Disney Has Done It Again!

Everyone knows that the people who make the magic happen at Disney’s studios are extremely creative. They must be. It’s a successful giant that’s been around for nearly a century.

Disney Channel, one of its many successful enterprises, aired a television show called Phil of the Future. It first aired on June 18, 2004 and was successful until it was cancelled on August 19, 2006. The story follows a family from the twenty-second century (year 2121) whose time machine breaks down and lands them in the year 2004. Here they have to adapt to life in the twenty-first century. The parents must buy a house. The father gets a job in a hardware store so that he can eventually fix their machine. The children, Phil and Pim, enroll in the local H.G. Wells Junior/Senior High School. They try to teach their caveman, Curtis, whom they accidentally picked up from a stop they made in the Stone Age, to behave like an average, twenty-first century man. They deal with nosey neighbors, an annoyingly peppy girl, school issues, and, of course, keeping the family secret. The family often uses the gadgets they brought with them from the future.

In one of the episodes, Virtu-Date (aired June 26, 2005), Phil takes his best friend, Keely on a date to a mall that looks like something out of his time. How do they get there? By virtual reality goggles!

In the following clip, the characters have already put on the goggles and are now clothes shopping in the virtual mall. Don’t blame me for the quality of this video clip. It was uploaded by another YouTube user.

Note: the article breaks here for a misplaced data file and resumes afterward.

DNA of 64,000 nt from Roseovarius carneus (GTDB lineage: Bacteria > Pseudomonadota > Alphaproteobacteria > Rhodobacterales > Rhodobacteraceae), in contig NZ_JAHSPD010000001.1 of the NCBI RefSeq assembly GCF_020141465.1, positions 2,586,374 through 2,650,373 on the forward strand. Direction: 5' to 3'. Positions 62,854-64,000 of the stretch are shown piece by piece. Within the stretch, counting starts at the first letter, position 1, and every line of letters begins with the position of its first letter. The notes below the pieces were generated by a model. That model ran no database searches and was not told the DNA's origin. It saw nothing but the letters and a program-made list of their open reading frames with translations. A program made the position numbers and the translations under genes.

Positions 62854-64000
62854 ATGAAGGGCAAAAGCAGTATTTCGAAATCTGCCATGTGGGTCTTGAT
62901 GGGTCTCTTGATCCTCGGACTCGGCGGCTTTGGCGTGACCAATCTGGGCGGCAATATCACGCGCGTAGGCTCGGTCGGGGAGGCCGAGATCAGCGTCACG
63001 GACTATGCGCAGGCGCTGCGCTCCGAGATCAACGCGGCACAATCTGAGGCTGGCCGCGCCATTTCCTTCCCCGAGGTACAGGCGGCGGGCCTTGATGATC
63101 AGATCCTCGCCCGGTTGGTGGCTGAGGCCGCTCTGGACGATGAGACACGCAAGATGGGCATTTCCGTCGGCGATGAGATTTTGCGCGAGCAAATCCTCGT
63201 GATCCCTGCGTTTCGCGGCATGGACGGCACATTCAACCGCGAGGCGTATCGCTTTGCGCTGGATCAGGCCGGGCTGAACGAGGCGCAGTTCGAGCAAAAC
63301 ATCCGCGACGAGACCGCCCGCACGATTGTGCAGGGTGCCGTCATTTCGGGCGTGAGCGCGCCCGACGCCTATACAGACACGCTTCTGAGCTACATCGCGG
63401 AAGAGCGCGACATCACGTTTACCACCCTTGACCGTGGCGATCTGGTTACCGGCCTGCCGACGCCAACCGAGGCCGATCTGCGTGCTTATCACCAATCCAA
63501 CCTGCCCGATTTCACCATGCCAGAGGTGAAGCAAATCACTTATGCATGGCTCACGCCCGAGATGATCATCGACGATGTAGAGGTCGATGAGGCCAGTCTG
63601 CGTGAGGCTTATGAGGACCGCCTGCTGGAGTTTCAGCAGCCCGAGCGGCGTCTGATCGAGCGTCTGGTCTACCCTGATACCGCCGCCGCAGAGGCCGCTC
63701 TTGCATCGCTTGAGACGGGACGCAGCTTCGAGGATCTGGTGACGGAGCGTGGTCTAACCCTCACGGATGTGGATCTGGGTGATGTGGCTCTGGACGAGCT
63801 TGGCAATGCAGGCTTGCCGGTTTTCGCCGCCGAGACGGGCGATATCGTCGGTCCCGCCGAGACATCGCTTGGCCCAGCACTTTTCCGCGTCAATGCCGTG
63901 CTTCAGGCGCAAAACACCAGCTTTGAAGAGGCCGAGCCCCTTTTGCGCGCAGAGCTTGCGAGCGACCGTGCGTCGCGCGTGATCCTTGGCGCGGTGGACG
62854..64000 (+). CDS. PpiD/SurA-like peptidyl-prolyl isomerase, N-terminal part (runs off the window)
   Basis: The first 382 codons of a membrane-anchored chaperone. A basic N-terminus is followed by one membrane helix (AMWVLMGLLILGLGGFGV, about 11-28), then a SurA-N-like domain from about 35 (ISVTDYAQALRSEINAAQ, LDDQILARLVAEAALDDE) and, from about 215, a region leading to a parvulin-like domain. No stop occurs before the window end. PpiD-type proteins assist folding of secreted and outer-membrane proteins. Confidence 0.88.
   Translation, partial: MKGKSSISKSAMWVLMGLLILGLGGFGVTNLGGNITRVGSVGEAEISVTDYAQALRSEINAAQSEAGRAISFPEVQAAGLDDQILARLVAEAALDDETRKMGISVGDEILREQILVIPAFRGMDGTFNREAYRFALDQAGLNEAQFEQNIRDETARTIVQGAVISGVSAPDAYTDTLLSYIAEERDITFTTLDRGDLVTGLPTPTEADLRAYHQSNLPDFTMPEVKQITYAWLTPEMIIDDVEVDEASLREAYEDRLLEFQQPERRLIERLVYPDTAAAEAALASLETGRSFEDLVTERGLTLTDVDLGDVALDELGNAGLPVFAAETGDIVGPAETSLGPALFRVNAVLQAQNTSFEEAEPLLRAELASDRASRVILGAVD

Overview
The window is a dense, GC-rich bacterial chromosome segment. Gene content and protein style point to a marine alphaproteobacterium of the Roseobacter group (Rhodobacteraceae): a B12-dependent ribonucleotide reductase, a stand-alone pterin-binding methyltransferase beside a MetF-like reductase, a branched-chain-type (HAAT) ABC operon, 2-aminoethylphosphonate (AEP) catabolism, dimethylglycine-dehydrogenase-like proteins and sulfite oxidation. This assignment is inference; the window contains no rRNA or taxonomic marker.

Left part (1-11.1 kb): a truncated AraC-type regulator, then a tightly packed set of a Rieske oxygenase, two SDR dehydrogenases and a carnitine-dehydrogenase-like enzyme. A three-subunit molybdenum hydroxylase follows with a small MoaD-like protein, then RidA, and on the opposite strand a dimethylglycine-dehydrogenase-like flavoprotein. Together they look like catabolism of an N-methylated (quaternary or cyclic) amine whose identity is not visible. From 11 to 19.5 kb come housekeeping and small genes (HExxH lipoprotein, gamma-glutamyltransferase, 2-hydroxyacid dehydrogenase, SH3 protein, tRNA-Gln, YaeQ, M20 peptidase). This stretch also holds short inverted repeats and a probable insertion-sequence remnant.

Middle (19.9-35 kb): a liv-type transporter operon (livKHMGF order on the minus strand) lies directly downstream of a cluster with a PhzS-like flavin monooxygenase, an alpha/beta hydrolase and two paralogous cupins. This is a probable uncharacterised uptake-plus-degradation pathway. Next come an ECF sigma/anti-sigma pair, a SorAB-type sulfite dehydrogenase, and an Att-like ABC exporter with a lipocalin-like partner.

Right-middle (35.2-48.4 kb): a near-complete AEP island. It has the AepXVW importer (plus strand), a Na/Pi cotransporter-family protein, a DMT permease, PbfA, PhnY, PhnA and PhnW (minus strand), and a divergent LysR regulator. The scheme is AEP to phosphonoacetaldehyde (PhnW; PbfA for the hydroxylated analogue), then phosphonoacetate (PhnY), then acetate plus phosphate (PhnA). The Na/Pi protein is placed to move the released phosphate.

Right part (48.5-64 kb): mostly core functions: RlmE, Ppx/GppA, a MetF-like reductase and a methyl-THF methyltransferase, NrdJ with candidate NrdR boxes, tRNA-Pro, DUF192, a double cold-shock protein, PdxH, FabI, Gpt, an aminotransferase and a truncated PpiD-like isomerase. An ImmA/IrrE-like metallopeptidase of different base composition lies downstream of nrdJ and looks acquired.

Today, I see a post on Facebook that Microsoft is coming out with something called Microsoft HoloLens. “Microsoft HoloLens brings high-definition holograms to life in your world, where they integrate with your physical places, spaces, and things.” I read also read some articles about it here and here.

I know that so many other movies, books and television shows have similar items, but when I saw the photo of Microsoft’s upcoming glasses, my exact thought was “They had these exact glasses On Phil of the Future!” Of course, even Microsoft isn’t as technologically advanced as it one day will be in the year 2121, so the fictional television series covered a few aspects of this gadget that we have yet to look forward to.

From what I’ve read, we will be able to move objects by turning our heads and pointing our fingers while wearing these devices on our heads. We can play Minecraft, make a task list, or watch a movie in the bathroom, but I don’t see us being able to touch anything that obviously isn’t really there.